Aging in place, like eating locally, used to be so ubiquitous there was no term for it. Nowadays many Americans live in isolation from friends and family, and it’s increasingly rare for the elderly to get along without paid assistance. A new apartment building in Milton, Vermont shows the power of high-density housing to fix this problem.
Elm Place fits 30 one-bedroom apartments plus community areas into a 29,000-square-foot floor plan. The building is located a short walk from the Milton town center, and though it’s designed for independent living the property manager does offer services like laundry. But what really makes Elm Place a winning combination for seniors is that 28 of the 30 units are designated affordable housing.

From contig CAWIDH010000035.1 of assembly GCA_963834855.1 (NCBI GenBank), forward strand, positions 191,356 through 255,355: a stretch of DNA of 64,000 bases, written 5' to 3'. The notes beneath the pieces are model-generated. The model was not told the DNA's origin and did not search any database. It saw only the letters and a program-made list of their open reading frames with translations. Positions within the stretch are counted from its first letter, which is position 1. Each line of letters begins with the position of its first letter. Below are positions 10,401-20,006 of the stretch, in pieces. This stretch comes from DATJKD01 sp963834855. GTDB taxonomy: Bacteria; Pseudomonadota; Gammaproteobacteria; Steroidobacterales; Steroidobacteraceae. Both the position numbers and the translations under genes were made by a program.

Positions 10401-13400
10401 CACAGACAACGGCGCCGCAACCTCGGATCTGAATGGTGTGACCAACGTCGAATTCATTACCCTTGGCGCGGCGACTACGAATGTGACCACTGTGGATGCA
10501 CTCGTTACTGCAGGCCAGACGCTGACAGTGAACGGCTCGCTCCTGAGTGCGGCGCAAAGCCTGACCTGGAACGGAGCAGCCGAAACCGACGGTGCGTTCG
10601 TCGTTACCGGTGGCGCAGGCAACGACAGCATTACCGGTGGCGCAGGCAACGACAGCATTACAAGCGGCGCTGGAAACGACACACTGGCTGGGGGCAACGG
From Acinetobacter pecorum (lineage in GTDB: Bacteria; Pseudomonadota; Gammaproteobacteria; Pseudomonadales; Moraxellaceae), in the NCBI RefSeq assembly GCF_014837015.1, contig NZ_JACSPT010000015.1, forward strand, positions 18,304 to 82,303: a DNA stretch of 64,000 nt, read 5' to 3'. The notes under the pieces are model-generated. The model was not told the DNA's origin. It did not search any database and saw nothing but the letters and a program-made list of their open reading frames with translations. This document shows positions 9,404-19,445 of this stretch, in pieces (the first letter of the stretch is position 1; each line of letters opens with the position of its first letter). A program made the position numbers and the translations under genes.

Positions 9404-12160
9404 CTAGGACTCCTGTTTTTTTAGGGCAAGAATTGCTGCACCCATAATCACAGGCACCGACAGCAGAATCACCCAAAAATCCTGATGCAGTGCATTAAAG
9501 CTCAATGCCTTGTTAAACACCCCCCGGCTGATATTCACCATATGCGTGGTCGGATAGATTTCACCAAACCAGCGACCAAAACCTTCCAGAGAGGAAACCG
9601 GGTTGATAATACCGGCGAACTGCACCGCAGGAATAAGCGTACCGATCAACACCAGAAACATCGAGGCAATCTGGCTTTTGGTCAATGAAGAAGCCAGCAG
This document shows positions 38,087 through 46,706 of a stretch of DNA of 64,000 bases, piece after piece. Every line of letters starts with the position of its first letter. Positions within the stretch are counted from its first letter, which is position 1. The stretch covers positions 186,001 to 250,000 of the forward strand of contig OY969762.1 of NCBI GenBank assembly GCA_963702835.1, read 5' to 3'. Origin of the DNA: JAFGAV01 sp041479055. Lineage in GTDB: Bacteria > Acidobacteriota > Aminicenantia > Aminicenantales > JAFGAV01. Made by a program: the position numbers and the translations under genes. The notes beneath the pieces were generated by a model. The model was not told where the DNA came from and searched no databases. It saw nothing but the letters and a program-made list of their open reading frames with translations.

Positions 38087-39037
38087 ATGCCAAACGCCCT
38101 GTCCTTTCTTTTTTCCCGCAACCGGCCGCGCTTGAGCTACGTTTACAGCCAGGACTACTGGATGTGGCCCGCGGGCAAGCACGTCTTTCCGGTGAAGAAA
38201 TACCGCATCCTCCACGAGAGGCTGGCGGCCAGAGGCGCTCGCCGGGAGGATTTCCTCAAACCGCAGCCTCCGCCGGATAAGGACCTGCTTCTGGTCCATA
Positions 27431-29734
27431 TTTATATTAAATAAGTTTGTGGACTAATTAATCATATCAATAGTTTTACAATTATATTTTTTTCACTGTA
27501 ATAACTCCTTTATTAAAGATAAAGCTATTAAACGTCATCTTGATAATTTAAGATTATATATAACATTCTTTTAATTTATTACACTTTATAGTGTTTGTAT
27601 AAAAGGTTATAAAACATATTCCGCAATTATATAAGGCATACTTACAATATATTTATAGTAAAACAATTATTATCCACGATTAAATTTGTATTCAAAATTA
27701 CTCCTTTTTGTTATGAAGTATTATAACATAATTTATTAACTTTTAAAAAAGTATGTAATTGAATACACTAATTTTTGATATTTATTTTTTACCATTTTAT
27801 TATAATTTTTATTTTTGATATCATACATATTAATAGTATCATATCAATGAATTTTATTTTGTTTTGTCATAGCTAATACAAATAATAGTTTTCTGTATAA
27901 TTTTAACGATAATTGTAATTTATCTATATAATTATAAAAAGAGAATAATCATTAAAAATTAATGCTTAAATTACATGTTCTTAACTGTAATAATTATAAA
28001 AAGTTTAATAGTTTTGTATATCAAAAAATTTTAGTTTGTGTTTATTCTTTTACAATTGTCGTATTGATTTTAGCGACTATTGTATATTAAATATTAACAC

The secret to this financial draw is passive house principles, which benefit from economies of scale in a dense development like Elm Place. According to this Seven Days article, the building has thick walls with triple-glazed windows, as well as a heavily insulated roof and foundation. Projections estimate heating costs for the entire complex will approximate that of a conventionally insulated single-family house. If Elm Place gets certified by the Passive House Institute this spring, as it aims to do, it might be the first apartment building of its kind in the state. With healthy air inside and a community of occupants to care for one another, it’s the perfect environment for seniors to, yes, age in place.